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Oxford start-up First Light achieves nuclear fusion breakthrough

The Business Magazine article image for: Oxford start-up First Light achieves nuclear fusion breakthrough
Dr Nick Hawker, CEO First Light Fusion
5 April 2022
Dr Nick Hawker, CEO First Light Fusion

Oxford-based start-up First Light has claimed a major breakthrough in energy production – becoming the first to achieve nuclear fusion.

The University of Oxford fusion spin-out used its unique projectile method for the first time, at its laboratory in Kidlington.

The result was independently validated by the UK Atomic Energy Authority.

First Light’s mission is to solve the problem of fusion power with the simplest machine possible.

Projectile fusion is a new approach to inertial fusion that is simpler, more energy efficient, and has lower physics risk.

First Light has achieved fusion having spent less than £45 million, and with a rate of performance improvement faster than any other fusion scheme in history.

Fusion is the phenomenon which powers the sun. The challenge – says First Light – is to control the complexities involved in replicating this process to produce a clean, abundant but also commercially viable source of power.

This means that instead of using complex and expensive lasers or magnets to generate or maintain the conditions for fusion, First Light’s approach compresses the fuel inside a target using a projectile travelling at tremendous speed.

The key technology in First Light’s approach is the target design, which focuses the energy of the projectile, imploding the fuel to the temperatures and densities needed to make fusion happen. To deliver this fusion result, First Light used its large two-stage hyper-velocity gas gun to launch a projectile at a target, containing the fusion fuel.

The projectile reached a speed of 6.5 km per second before impact. First Light’s highly sophisticated target focuses this impact, with the fuel accelerated to over 70 km per second as it implodes, an increase in velocity achieved through our proprietary advanced target design, making it the fastest moving object on earth at that point.

First Light now expects to partner with existing power producers to develop a pilot plant using its unique fusion approach.

It is working towards a pilot plant producing ~150 MW of electricity and costing less than $1 billion in the 2030s.

First Light is working with UBS Investment Bank to explore strategic options for the next phase of its scientific and commercial development.

Dr Nick Hawker (pictured) co-founder and CEO of First Light Fusion said: “Our approach to fusion is all about simplicity.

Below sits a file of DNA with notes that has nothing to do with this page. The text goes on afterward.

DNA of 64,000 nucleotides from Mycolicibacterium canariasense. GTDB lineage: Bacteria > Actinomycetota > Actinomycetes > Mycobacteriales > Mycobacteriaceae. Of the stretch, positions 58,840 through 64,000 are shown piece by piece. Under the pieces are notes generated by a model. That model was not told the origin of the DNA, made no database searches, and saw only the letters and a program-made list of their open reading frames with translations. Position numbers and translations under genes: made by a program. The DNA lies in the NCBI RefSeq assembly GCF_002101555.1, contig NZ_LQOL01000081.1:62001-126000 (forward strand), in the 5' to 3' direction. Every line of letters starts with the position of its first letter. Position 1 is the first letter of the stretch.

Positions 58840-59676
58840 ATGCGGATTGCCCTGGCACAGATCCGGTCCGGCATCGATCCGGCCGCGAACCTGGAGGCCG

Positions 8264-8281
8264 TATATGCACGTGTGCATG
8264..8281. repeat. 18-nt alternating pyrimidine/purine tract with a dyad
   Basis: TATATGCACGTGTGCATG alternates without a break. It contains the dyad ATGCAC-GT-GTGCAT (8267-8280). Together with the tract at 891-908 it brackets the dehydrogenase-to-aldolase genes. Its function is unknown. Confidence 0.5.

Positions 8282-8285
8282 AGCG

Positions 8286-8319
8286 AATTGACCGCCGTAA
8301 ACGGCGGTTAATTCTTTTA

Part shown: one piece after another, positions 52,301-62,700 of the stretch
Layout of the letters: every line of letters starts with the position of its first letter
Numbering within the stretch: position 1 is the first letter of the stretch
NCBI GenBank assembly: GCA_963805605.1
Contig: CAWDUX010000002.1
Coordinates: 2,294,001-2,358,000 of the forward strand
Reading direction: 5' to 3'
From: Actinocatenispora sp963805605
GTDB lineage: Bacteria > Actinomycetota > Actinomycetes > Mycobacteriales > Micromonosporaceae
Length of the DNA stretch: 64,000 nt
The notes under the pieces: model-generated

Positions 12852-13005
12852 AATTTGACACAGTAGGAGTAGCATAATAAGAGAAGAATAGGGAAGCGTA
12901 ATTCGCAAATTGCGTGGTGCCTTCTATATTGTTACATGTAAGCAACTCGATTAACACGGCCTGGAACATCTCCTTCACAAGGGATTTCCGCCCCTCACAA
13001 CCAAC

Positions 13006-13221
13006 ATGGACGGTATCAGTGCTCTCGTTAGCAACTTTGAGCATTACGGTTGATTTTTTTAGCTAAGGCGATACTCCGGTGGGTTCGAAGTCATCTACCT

"Being simple, we believe projectile fusion is the fastest path to commercially viable power generation from fusion. We aim for simplicity in the power plant engineering, but we also want to make the fusion process itself as simple as possible.

"The key technology is our target designs. As objects, these are very complex, but the physics is simpler than other fusion approaches; it can be understood and simulated accurately.

"With this result we have proven our new method for inertial fusion works and, more importantly, we have proven our design process. The design used to achieve this result is already months out of date.

"As soon as we reach the maximum with one idea, we invent the next, and that incredible journey of discovery is what is so exciting.”

Business & Energy Secretary, Kwasi Kwarteng, said: “First Light Fusion’s British-born technology could potentially revolutionise power production in the coming decades.

"That is why this government is investing in UK science and innovation, ensuring that we remain at the forefront of the global scientific endeavour to make safe, clean, limitless fusion energy a reality.”


Peter Davison is deputy editor of The Business Magazine. He has spent his life in journalism – doing work experience in newsrooms in and around Bristol while still at school, and landing his first job on a local newspaper aged 19. By 28 he was the youngest newspaper editor in the country.

An early advocate of online news, he spent the first years of the 2000s telling his bosses that the internet posed both the biggest opportunity and greatest threat to the newspaper industry and the art of journalism. He was right on both counts.

Since 2006 he has enjoyed a career as a freelance journalist. He lives in rural Wiltshire with one wife, two children, and three cats.

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